At 306 kilometres long, this is the longest cycling trail in New Zealand. You can cover it in 6 days at the rate of around 50 kilometres a day. From the base of the Southern Alps to the Pacific Ocean, the trail serves up a veritable feast of spectacular panoramas and memorable experiences. The trail mixes it up with cross-country tracks, old railway lines, canal paths and quiet country roads. As if that’s not enough, you can enjoy a plethora of exciting activities such as penguin-spotting, glider flights, wine tastings and even soothing hot tub soaks while on the road.

Starting on the main Waitaki Highway, it follows a glacier-carved valley and jumps over the Tasman River towards Twizel. Lake Pukaki and Lake Tekapo are some of the highlights of the trail that also feature lush farmlands, Māori rock art, tunnels and mysterious elephant-shaped rocks. The tour ends with a celebratory toe-dip in the Pacific Ocean.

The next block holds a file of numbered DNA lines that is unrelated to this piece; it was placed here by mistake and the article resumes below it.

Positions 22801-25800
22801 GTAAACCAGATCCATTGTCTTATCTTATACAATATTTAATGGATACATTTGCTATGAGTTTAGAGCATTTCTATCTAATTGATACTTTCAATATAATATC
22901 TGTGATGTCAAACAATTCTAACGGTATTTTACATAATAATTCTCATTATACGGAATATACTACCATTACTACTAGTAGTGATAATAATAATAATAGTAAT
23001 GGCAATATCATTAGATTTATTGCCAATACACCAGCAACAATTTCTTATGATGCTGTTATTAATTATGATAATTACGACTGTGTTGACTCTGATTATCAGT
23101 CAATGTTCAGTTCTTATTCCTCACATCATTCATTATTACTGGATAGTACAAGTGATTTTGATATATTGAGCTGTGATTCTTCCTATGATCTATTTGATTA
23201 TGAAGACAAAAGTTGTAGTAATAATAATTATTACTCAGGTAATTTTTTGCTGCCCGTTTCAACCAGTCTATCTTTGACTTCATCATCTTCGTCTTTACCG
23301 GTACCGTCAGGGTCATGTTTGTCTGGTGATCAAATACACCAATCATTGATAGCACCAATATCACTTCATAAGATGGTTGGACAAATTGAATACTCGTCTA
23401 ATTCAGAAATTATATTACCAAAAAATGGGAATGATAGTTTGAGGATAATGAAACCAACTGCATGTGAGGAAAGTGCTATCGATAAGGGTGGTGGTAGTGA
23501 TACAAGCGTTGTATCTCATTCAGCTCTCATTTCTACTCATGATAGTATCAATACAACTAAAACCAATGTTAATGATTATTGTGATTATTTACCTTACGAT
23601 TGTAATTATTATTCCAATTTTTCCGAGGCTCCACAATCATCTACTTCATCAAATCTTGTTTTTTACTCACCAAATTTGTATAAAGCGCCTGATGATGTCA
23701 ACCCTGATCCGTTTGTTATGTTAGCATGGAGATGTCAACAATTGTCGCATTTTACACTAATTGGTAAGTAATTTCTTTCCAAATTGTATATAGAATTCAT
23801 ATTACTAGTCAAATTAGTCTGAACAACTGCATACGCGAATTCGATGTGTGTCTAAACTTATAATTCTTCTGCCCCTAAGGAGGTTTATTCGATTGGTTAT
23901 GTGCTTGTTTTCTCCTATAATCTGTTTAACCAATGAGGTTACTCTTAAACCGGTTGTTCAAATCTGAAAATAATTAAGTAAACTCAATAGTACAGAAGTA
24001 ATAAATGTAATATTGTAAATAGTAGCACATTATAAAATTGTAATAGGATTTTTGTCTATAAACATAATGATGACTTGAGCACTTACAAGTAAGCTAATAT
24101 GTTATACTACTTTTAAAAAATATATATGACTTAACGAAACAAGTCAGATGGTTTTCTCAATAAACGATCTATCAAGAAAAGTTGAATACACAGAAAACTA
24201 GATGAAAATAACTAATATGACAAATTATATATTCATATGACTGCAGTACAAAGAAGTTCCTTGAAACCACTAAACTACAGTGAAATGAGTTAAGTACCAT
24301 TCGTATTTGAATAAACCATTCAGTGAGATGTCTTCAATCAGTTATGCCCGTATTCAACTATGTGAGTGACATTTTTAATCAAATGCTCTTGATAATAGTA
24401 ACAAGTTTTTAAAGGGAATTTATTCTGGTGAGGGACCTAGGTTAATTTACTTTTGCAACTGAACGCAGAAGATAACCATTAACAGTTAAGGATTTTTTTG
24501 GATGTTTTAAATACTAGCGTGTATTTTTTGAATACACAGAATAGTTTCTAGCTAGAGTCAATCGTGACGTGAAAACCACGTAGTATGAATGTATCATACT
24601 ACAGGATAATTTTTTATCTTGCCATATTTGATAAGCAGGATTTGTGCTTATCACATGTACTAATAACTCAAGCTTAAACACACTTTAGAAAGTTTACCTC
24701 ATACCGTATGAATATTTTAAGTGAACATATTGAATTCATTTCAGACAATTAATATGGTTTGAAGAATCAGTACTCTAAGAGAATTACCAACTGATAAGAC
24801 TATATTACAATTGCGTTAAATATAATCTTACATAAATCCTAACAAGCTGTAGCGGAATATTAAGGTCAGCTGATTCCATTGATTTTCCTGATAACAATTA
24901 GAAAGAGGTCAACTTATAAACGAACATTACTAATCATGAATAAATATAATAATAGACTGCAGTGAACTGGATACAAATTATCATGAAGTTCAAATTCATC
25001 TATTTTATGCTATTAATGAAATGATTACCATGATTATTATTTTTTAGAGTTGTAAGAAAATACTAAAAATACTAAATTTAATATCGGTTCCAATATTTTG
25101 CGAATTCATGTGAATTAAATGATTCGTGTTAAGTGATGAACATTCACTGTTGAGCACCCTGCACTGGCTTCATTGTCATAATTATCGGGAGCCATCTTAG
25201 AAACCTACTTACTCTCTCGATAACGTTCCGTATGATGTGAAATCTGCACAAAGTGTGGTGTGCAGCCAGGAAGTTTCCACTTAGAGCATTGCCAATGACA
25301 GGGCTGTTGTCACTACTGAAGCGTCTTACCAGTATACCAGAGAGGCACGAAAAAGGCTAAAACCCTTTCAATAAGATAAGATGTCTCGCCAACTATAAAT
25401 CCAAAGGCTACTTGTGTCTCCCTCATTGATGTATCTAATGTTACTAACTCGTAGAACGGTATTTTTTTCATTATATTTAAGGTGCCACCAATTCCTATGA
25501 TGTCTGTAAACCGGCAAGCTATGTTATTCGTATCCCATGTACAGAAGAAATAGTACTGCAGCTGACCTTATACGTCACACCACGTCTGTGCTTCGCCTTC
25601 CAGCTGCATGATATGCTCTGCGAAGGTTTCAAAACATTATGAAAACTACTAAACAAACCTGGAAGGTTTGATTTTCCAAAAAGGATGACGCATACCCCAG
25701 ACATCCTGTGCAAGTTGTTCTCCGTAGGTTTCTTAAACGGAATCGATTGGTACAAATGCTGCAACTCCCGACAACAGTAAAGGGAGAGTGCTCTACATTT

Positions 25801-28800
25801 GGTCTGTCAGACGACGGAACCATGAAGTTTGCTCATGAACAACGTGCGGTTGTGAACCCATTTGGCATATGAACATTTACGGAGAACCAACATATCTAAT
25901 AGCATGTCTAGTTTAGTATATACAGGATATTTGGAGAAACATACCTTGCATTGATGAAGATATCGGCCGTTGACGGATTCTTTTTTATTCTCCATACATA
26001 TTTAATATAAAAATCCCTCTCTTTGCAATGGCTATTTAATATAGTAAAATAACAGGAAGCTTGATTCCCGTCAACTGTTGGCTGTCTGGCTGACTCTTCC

The Timber Trail

This short trail will take you on an intriguing sojourn that ventures deep into the Pureora Forest Park. The 87-kilometre-long trail is littered with the relics of a long-defunct timber industry and it meanders along old logging roads and tramlines between Pureora and Ongarue. It will take you through a teeming ancient forest and over sweeping suspension bridges for a ride that lasts 2 days. There are 8 to be exact and they are some of the highest and the longest suspension bridges in New Zealand.